Vilnius city government has introduced e-participation platforms, which have involved citizens in the decision-making processes of the city. The official website of Vilnius was developed to give greater information on the city agenda. The site also allows citizens to express their opinions and make suggestions by interacting with the City Council members, participating in polls, preparing e-petitions and even voting on the topics that are in the council’s agenda. The online platform also makes it easy to access one of more than 100 online services for businesses and residents provided by the City — from licensing to permits and official documents.

Zuokas says it would be hard to find another country in Europe that is so in tune to the needs of investors as Lithuania: “Vilnius, as a capital, is a business friendly city and is trusted by such high calibre companies as IBM, Barclays, Western Union, Teva Group, Thermo Fisher Scientific, CSC and others. Lithuania, as their choice for an investment, proves that we are a very sound place for international establishments to do business.” The Financial Times recently listed Vilnius as the sixth best city in Eastern Europe in its investment performance and ‘best to invest’ rankings.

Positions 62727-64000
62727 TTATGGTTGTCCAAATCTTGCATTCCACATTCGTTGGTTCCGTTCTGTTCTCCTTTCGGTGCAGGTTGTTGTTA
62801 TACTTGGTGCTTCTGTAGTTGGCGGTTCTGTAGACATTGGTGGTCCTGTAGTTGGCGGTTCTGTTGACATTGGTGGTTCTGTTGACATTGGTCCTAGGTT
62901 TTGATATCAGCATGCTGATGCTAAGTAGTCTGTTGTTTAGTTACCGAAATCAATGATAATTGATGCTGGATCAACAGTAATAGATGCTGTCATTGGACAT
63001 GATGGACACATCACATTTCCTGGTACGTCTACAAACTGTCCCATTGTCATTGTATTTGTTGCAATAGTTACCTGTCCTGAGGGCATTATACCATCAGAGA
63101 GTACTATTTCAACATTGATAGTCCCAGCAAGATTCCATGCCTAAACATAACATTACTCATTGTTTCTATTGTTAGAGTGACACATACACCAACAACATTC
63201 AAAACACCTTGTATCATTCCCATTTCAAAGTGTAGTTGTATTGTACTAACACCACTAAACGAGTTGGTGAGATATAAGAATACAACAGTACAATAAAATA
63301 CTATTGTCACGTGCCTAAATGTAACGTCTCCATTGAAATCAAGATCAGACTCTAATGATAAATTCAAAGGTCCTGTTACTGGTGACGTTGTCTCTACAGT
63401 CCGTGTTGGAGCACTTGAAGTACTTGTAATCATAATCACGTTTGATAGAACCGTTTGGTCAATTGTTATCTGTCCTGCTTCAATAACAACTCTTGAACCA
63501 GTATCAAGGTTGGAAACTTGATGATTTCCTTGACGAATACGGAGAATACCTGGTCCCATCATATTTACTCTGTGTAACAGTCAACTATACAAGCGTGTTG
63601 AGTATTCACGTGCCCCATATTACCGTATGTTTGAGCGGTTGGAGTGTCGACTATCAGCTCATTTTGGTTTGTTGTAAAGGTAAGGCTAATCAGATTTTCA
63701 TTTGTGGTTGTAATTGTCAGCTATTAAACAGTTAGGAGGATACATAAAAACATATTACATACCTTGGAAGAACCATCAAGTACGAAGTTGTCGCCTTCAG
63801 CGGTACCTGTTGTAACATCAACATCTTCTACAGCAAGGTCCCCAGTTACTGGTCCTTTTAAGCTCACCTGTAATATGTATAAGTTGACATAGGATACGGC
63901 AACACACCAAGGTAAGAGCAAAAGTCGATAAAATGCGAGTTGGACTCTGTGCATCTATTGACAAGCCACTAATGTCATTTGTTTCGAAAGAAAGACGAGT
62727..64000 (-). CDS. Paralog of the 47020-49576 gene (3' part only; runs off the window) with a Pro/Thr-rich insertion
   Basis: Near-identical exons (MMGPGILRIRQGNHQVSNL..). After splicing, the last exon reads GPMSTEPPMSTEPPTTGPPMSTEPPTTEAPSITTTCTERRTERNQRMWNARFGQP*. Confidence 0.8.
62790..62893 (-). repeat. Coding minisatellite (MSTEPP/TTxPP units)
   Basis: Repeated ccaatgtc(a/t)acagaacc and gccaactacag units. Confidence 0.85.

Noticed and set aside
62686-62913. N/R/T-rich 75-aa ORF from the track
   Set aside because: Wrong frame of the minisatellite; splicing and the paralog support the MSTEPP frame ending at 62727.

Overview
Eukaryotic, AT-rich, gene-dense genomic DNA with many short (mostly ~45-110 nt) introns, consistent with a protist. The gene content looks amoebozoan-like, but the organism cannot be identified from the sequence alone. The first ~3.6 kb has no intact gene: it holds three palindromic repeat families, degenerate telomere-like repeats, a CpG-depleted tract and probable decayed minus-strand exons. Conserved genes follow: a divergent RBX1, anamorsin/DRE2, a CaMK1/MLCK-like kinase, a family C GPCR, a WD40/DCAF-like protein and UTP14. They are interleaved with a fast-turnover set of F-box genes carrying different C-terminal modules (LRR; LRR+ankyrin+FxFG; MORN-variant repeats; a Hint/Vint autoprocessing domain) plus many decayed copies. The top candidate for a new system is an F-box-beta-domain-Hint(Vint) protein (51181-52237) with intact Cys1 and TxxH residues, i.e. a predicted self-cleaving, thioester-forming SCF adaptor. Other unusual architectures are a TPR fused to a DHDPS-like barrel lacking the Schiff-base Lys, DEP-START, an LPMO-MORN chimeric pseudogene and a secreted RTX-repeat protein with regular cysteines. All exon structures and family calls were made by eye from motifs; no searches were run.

The city also has a highly qualified population, with 97 percent of inhabitants speaking at least one foreign language.

Lighting the city
Over the next two years, the city of Vilnius will be modernising its street lighting. High-efficiency modern LED lighting fixtures will reduce energy consumption in the city by more than 70 percent. The technology will save over two million euros annually and will be implemented through a public-private partnership with Gemmo of Italy.

“This is probably the first time in Europe that a city’s entire lighting system has been totally modernised all at once,” says Zuokas. “Not only will it save our taxpayers money, but it will make the streets even safer at night and cut down on traffic accidents. This new best practice model will also serve to reduce environmental pollution, and that’s important.”

Marie Donnelly, Director of the European Commission’s Energy Directorate, spoke highly of the Vilnius lighting overhaul project. She described it is a good example for the EU of how to save energy and implement the best sustainable environmental solutions.

Improving infrastructure